hiker wrote:[*]they often break the API from one version to the next (bullet), and atm for example we do not even use (nor support) the latest bullet version.
That's not an argument at all. Distros have means to handle API breakage of libraries. (soname, any1?)
That should not be your concern at all and you can blame distributors to fix this.
I am not blaming distributors for that (or anything). But I agree, different versions can obviously distinguished if the distributor are willing to maintain that many versions of a library - I was more thinking of the followup problem: I can't see a good reason for us to spend effort to update bullet at this stage - it would just make a lot of work (porting, debugging), for no gain (unless we encounter a bug, or need a new feature). So for all I know STK might still be using bullet 2.79, when bullet reaches the 5.0 milestone
Would you still be willing to maintain bullet 2.79 at that time - esp. since each project might need its own special version of bullet? You are talking of wasted time further below - in these circumstances (admittedly somewhat theoretical, I don't think you will have that many applications that use bullet), would you prefer having to re-test X versions of bullet every time a new compiler is used for a release? As opposed to us just maintaining and managing this for you?
Re bullet some examples: we had to apply quite a few changes, which would certainly not be accepted upstream:
- we had to remove SSE support (since it causes crashes - likely because some memory-misalignment in STK, which we never fixed, but since bullet performance is not an issue atm it's not important for us)
- apply some other changes which are more or less STK specific (e.g. made some variables protected instead of private - though admittedly that might be accepted upstream)
- I also remember that one physics process was changed in a new version, which might be 'more correct', but just broke STK. So we had to switch this new implementation off, another compile time change. This would be completely unnoticed (till you try to drive our karts, and perhaps then even under some rare circumstances).
- one file in bullet broke when compiled with a certain compiler revision with default optimisation flags. We applied a work around (switched off one optimisation feature) for that and reported it - but still, your system libraries might just trigger that bug again. Bullet will potentially fix it in a new release, but in my experience won't release a bug fix version.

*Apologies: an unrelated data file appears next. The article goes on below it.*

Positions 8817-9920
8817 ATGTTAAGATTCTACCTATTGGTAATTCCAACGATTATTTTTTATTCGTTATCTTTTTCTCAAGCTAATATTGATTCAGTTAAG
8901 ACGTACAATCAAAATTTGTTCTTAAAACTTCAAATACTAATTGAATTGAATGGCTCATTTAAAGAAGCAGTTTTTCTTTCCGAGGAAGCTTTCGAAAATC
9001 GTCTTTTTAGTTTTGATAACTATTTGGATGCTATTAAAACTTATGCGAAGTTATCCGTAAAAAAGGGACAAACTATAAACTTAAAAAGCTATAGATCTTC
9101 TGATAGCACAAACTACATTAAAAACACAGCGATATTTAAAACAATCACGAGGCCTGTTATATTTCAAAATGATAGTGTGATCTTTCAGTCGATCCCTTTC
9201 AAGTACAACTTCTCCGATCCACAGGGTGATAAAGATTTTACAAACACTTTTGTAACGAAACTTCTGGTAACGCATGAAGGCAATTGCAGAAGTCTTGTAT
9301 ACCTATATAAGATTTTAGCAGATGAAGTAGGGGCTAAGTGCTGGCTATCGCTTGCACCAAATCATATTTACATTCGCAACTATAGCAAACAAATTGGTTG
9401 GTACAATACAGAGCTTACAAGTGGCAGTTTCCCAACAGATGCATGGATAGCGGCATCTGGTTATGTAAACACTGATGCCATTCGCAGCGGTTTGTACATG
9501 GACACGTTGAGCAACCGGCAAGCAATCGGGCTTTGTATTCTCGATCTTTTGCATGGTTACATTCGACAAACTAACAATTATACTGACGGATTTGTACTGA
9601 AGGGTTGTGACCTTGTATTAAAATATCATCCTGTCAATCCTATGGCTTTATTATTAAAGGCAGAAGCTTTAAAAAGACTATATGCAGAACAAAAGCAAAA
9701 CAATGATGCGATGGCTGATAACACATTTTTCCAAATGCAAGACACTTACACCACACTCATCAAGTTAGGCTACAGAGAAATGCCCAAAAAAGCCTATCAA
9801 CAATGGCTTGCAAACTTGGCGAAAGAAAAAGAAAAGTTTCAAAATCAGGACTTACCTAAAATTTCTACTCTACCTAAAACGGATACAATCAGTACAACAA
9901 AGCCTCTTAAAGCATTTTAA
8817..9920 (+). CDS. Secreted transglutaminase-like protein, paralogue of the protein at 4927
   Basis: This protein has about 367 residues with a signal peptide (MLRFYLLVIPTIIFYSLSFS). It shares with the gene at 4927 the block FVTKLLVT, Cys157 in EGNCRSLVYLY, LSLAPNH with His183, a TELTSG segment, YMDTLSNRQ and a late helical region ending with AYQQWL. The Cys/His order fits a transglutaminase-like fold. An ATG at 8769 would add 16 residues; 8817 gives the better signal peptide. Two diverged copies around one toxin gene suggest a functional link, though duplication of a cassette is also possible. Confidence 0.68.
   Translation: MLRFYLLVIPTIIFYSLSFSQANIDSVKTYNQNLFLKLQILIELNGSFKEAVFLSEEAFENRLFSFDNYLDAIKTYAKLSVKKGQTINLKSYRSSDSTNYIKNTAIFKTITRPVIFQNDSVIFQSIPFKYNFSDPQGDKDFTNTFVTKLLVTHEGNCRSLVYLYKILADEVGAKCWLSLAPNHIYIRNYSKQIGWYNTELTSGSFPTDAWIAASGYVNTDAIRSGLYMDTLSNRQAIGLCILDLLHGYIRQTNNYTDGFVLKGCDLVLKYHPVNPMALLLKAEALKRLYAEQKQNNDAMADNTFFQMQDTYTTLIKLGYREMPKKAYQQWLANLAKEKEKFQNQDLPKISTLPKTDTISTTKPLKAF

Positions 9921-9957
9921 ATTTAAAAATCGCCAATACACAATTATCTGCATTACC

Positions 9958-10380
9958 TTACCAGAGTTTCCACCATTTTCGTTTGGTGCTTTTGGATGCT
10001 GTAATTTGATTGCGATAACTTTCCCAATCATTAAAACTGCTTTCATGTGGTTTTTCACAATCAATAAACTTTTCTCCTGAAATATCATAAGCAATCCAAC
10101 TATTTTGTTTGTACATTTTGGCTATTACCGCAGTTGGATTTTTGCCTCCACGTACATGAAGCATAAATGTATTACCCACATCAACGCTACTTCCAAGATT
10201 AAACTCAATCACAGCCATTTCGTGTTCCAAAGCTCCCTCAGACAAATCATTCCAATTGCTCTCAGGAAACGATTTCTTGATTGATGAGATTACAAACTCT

Generally, I don't think it's a good idea to link any program against a library it wasn't developed and tested with.
hiker wrote:[*]we apply bug fixes. Those are reported back to the developers, but might not be fixed before the next release of the corresponding library, which is too late for us (e.g. we only recently fixed a memory leak in bullet). Using a standard bullet will result in memory leaked constantly in each race.
That's understandable, somehow. However you should document that in the tarball (in README or INSTALL file) with a reference to the upstream bug report, so that packagers can be aware of the situation and unbundle it if your patches made it upstream.
Generally those things are documented in our commit log. Just get the log for the bullet/irrlicht tree, and you will see our changes with the reason for it. The way you suggest is actually more work for you: you have to keep track of any patches we apply, while otherwise we will do this for you
This should always be considered an unresolved bug.
hiker wrote:[*]we need changes to compile-time constants (irrlicht), which the developers are not willing to make in their source code (and they recommended to use our own version)[/list]
That's the only real problem so far. There are solutions, but I can understand that these might not be viable:
1. fork it
2. switch to a different library (is there even one?)
You know _any_ bug free library? OK, there might be one or two (libhelloworld anyone?) - but suggesting to switch to a different library (even ignoring that it took us one year to switch in the first place) is just nonsense
I know that these suggestions might be completely unrealistic.
Forking isn't, which is more or less what we did. Though I admit I don't like forks (it just means that development effort is duplicated, instead of all working towards a common solution ... ok, there are of course valid reasons for forks ... I don't want to get sidetracked here
). We hope that we can stay as close as possible to official irrlicht - and perhaps one day they might even remove the hard-coded limits we need to change
Let me just sum up why bundling is bad and should be avoided if possible. I don't expect you to do something about it right now, but I hope that you still consider this situation a "bug":